•Minimal indoor shopping. We’re limiting the number of customers in the store to 2 with the same recommendations for the greenhouse. Please call us to place an order if you need items from inside, including

◦Specific house plants or cacti

◦Smaller bags of soil, fertilizer, amendments, pest or disease control

◦Tools or gloves

•Seeds, seed potatoes, and onion sets will be moved outdoors as much as possible when weather allows.

Thank you for your support and cooperation during this challenging time. We truly appreciate your support of “our locally owned and locally grown business”. 

Hours: Wednesday through Saturday 10-4

As of March 21, Gov. Gavin Newsom ordered all residents to stay home during the ongoing COVID-19 public health crisis. Among the essential businesses allowed to operate as normal under the order are the state’s agricultural industries, including growers of nursery plants and garden centers, green grocers, farming operations, urban gardens and landscaping business that observe local social distancing and other CDC guidelines for their employees and customers. Garden centers fall under the same distinction as hardware stores, which are also allowed to remain open.

The COVID-19 pandemic is an evolving situation that makes no clear path forward.

Horticulture benefits the health and happiness of every citizen and every community.

Americans are resilient and resourceful in the face of adversity provided the opportunity to produce their own food and manage any shortage in the supply chain. Millions of Americans engage in food production at home, and more are sure to follow as the COVID-19 crisis unfolds. 

With thousands of garden retailers serving communities across North America, these stores provide much-needed services. Whether helping Americans produce home-grown fruits and vegetables, as Americans did during WWII as Victory Gardens, as a mental and physical health relief or providing wholesome activities for children, garden centers offer products and support that individuals and communities can utilize during these stressful times.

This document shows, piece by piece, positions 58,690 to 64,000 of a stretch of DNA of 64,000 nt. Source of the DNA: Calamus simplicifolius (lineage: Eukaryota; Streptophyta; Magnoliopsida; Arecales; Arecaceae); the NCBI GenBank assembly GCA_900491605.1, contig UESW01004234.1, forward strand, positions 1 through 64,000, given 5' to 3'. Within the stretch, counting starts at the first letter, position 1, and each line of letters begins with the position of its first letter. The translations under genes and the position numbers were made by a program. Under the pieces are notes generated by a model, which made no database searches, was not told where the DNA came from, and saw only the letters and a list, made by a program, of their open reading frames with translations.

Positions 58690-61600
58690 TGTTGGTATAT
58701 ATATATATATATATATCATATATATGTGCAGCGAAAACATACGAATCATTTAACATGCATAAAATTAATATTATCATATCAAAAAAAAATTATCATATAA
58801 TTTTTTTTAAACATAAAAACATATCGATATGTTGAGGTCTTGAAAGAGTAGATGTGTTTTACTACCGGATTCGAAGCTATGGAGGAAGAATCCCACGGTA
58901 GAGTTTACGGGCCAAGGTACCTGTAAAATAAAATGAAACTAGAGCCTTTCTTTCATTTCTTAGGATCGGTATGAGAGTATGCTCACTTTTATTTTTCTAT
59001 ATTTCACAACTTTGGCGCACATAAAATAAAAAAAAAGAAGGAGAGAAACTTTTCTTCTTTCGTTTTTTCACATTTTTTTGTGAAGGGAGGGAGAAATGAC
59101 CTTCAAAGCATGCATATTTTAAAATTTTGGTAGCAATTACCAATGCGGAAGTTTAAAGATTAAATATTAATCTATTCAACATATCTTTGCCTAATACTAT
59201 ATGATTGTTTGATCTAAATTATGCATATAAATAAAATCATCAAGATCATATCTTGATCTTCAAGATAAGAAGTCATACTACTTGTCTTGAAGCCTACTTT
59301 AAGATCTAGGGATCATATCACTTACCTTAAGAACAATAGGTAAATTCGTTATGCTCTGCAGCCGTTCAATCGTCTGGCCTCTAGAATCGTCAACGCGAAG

Many of the products carried by garden retailers are agricultural, like seeds and edible plants. Others are necessary tools and supplies. Together they are essential to maintaining a healthy living environment. In many communities, the garden retailer may be the only outlet where consumers have access to essential supplies for growing, gardening, maintaining or repairing their residences.

Villager Nursery supports local, state, and federal policymakers who consider garden centers and nurseries among those operations determined to be “essential” retail outlets that may have an obligation to remain open in support of their communities during these trying times.


Eric Larusson and Robert Van Dyke

Growing and Retail Establishments, are considered part of the agriculture production and processing system and the functions therein are “essential”. Garden Centers also fall under several sections of essential industry, if the garden center is selling edible products and products that aid in the cultivation of food products.

The National Strategy for the Physical Protection of Critical Infrastructures and Key Assets , consistent with the National Strategy for Homeland Security defines:

The Agriculture and Food Sectors include:

• The supply chains for feed, animals, and animal products;

• Crop production and the supply chains of seed, fertilizer, and other necessary related materials; and

• The post-harvesting components of the food supply chain, from processing, production, and packaging through storage and distribution to retail sales, institutional food services, and restaurant or home consumption.

Changes in the ways that food is produced, distributed, and consumed present new challenges for ensuring its safety and security.